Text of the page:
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Peter Dutton casts doubt on Russell Packer’s NRL return
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South Sydney’s fall from grace this season may be the catalyst for Sam Burgess’ expected return, with the English dual international motivated by the challenge of helping the Rabbitohs win another premiership.

After being given time off by Bath coach Mike Ford to consider his playing future, Burgess could finalise a switch back from rugby union to the NRL before his scheduled return to training next Monday and officials from England’s Rugby Football League are believed to be helping with the move.

With Burgess wanting to re-join brothers George and Thomas at Souths and money no real problem for a club in which James Packer and Russell Crowe are owners, the only obstacle to him returning is a release from the remaining two years of his contract with Bath.

Ford is believed to be keen for Burgess to stay and continue his development in the forwards but few clubs will stand in the way of a player who wants to be elsewhere – especially when they could earn up to $1 million compensation, which is the amount Bath reportedly paid the Rabbitohs last year to release Burgess.

The NRL has confirmed that any transfer fee Souths pay Bath will not be included in their salary cap, nor will Burgess become the first player to benefit from the governing body’s ability to centrally contract stars it wants playing in the competition.

As a value will be placed on Burgess by the NRL, the Rabbitohs will have to make some adjustments to their 2016 roster to accommodate him but the departure of star hooker Issac Luke to the Warriors and Glenn Stewart to Catalans means the salary cap won’t pose a significant problem for the club.

Stewart was signed from Manly as a replacement for Burgess but failed to provide the same impact as the 26-year-old, who inspired Souths to their first premiership in 43 years after playing the 2014 grand final with a fractured eye-socket suffered in the opening tackle.

Had the Rabbitohs won back-to-back premierships, it is less likely that Burgess would want to return so soon but after they slumped to seventh place this season he has a desire to take the club back to the pinnacle he helped it reach last year.

The decision of twins, George and Thomas, to extend their contracts with Souths until the end of the 2018 season was viewed as an indication that Sam would return to the club at some stage in the next three years. But Fairfax Media has been told that moves for that to happen immediately hit a wall last week after Bath stood firm in their refusal to release him.

However, Burgess’ future was thrust into the spotlight when he attended last weekend’s league Test between England and France as a special guest of the RFL at the same time Bath were playing Wasps in Coventry. He was photographed sitting alongside England coach Steve McNamara during the record 84-4 win at Leigh Sports Village.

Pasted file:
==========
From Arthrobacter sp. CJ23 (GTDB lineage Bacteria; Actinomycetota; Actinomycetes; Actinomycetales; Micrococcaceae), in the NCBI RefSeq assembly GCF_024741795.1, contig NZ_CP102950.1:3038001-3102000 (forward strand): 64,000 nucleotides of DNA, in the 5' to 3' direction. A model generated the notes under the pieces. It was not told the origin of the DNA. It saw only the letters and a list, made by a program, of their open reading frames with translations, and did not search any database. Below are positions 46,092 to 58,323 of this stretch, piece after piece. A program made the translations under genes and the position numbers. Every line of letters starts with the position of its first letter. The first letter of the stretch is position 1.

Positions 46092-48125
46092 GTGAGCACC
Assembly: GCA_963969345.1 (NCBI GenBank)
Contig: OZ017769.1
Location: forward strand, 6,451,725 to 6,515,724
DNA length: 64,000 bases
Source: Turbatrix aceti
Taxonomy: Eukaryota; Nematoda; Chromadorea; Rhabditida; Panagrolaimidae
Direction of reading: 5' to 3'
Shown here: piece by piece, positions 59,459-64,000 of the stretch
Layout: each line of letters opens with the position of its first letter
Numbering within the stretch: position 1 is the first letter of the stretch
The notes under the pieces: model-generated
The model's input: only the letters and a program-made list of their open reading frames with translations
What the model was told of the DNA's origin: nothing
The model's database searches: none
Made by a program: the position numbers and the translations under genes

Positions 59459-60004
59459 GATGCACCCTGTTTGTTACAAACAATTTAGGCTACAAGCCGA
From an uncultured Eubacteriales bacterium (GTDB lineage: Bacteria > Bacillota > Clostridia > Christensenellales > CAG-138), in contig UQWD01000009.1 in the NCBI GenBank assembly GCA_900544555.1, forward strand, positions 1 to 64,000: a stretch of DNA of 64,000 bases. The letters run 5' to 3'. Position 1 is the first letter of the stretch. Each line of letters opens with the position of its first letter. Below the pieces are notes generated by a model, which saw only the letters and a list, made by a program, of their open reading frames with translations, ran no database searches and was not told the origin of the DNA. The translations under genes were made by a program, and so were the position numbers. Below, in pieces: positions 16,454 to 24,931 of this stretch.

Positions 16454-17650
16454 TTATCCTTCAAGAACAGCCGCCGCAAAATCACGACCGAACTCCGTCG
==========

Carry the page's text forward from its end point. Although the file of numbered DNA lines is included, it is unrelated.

Burgess and his n fiancee Phoebe Hooke were in the same corporate box as RFL chief executive Nigel Wood and sources say they discussed with him and other high-ranking officials his wish to return to the NRL after a frustrating 12-month stint in rugby union, in which he was continually subjected to heavy criticism over his transition to the code as a centre.

With doubt surrounding the future of England coach Stuart Lancaster and backs coach Andy Farrell, who had convinced him to make the switch after the 2013 Rugby League World Cup, Burgess may be without the support of his two most powerful backers at international level next season.

Besides George and Thomas, Burgess’ elder brother Luke and mother Julie also live in Sydney, as does Hooke’s family.

Burgess would be a certain selection for England in next year’s Four Nations and while a stint with Super League premiers Leeds has been ruled out, RFL officials believe his return to league would significantly boost the chances of McNamara’s men winning the World Cup in the following season.

McNamara, who turned down a role as an assistant to Ford at Bath after the 2013 RLWC to join the coaching staff at Sydney Roosters, has a close relationship with Burgess after giving him his Super League debut as a 17-year-old with Bradford in 2006.

However, there is little chance of Burgess joining the Roosters or any other club as a clause in his deed of release from Souths gives the Rabbitohs first option on his services if returned to the NRL.

Gambling credit still available to punters despite Coalition pledge to ban it

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Bookies are still able to offer credit to punters, despite a Coalition pledge to ban it. Photo: Erin JonassonOnline bookmakers are still offering thousands of dollars in credit to punters more than two years after the federal Coalition promised to ban the practice because it was contrary to responsible gambling.